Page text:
(i) the parties intend a long-term alliance;
(ii) the alliance will require a significant commitment of resources by each party;
(iii) the alliance will require significant interaction between the parties;
(iv) the alliance will require a separate management structure; or
(v) if the business of the alliance may be subject to unique regulatory issues.

 In addition, a joint venture will be appropriate if the parties expect that the alliance ultimately may be able to function as a separate business that could be sold or taken public.

Historically, information technology and life sciences companies have sought minority equity investments from strategic commercial partners. This form of strategic alliance has gained increased popularity in the current economic climate. In many cases, the equity investment will also be accompanied by a contractual arrangement between the parties such as a license agreement or a distribution agreement. From the company’s perspective, an equity investment from a strategic commercial partner may be structured on more favorable terms than those obtained from venture capitalists, and it may increase the company’s valuation and enhance the company’s ability to secure future rounds of funding. Venture capitalists and underwriters generally view these types of strategic alliances as validating an early stage company’s technology and business model. In some cases, they have even become a condition to an underwriter taking a life science company public. The strategic commercial partner may desire this form of alliance to gain a competitive advantage through access to new technologies and to share in the upside of the other party’s business through equity ownership. 

The following section will focus on three broad types of strategic alliances: 

A.   Licensing arrangements,
B.   Joint ventures, and
C.   Cross-holding arrangements that include equity stakes and consortia among firms.

Each broad type of strategic alliance is implemented differently and imposes its own set of managerial skills, constraints, and coordination requirements needed to build competitive advantage.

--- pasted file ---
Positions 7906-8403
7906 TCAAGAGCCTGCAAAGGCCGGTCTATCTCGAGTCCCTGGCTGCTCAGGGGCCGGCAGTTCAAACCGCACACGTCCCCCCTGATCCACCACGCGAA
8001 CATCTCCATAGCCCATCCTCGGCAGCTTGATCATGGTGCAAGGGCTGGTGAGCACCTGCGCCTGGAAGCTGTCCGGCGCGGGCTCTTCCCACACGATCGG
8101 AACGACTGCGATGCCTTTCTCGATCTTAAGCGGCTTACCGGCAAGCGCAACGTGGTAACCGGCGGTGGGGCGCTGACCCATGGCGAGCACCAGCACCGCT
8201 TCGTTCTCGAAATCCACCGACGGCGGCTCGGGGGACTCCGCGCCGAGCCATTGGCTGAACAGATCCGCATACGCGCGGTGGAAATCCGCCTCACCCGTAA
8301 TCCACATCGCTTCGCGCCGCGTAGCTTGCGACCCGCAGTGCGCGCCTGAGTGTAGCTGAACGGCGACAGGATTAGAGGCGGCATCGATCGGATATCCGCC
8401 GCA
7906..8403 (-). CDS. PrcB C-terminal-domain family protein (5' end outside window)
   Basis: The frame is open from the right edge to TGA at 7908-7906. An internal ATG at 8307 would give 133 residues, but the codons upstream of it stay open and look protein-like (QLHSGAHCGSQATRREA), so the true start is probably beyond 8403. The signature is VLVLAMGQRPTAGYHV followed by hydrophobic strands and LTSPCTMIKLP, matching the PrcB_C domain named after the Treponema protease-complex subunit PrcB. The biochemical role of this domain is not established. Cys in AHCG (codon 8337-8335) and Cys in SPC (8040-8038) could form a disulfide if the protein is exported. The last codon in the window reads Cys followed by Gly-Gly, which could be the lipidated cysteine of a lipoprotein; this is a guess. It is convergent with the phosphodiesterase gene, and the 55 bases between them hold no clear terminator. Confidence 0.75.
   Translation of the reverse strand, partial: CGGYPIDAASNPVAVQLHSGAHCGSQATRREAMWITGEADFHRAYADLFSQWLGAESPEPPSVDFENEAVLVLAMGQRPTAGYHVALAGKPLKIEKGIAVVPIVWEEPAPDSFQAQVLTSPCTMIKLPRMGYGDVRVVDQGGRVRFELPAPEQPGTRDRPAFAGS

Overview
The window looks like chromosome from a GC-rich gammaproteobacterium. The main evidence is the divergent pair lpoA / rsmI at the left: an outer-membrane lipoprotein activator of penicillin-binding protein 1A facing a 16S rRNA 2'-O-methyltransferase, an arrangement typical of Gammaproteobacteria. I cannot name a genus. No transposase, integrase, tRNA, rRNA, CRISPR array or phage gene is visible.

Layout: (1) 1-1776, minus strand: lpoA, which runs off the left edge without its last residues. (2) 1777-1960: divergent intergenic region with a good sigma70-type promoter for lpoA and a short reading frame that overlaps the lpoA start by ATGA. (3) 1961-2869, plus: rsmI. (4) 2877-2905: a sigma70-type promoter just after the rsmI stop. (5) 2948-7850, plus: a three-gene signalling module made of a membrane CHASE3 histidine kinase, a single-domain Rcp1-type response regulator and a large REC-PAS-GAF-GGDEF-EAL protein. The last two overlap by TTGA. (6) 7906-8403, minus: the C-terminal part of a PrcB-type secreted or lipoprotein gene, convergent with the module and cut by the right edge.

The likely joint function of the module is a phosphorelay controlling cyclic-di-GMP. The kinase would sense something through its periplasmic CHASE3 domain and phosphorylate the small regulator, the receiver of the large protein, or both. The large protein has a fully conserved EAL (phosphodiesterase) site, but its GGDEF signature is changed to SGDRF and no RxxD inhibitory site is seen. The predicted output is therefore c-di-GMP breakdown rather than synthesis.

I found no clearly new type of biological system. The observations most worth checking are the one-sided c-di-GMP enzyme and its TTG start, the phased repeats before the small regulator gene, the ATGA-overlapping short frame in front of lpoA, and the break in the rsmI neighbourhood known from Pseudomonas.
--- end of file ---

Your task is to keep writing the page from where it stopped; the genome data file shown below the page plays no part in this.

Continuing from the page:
In most manufacturing industries, licensing represents a sale of technology or product based knowledge in exchange for market entry. In service-based firms, licensing is the right to enter a market in exchange for a fee or royalty. Licensing arrangements have become more pronounced across both categories. In many ways they represent the least sophisticated and simplest form of strategic alliance. Licensing arrangements are simple alliances because they allow the participants greater access to either a technology or market in exchange for royalties or future technology sharing than either partner could do on its own. Within the pharmaceutical industry, for example, many of the technology sharing arrangements that allow a licensee to produce and sell products developed by the licensor. The relationship between the companies does not go beyond this level. Unlike joint ventures or more complex cross-holding/equity stake consortia, licensing arrangements provide no joint equity ownership in a new entity. Companies enter into licensing agreements for several reasons. The primary reasons are :

(1) A need for help in commercializing a new technology, and
(2) Global expansion of a brand franchise or marketing image.

Nicholas Piramal India Ltd (NPIL), for instance, has recently entered into a 5-year in licensing agreement with Genzyme Corp, USA, for synvisc viscose supplementation in the Indian market. Synvisc, which is used for the treatment of osteoarthritis of the knee, has sales of $250 million in international market. It expects the market size in India to be about Rs.200 Million. Johnson & Johnson, is expanding involvement in and commitment to biotechnology through new partnerships, licensing agreements, equity investments and acquisitions. Through its excellence centres such as Centocor and Ortho Biotech, and its global research, development and marketing operations to form an integrated enterprise that is well positioned to deliver biotechnology’s extraordinary promise to patients and physicians around the world.


Joint ventures are more complex and formal than licensing arrangements. Unlike licensing, joint ventures involve partners’ creation of a third entity representing the interests and capital of the two partners. Both partners contribute capital, distinctive skills, managers, reporting systems, and technologies to the venture in certain proportions. Joint ventures often entail complex coordination between partners in carrying out value chain activities. Firms enter into joint ventures for four reasons:

(1) seeking vertical integration,
(2) needing to learn a partner’s skills,
(3) upgrading and improving skills, and
(4) shaping future industry evolution.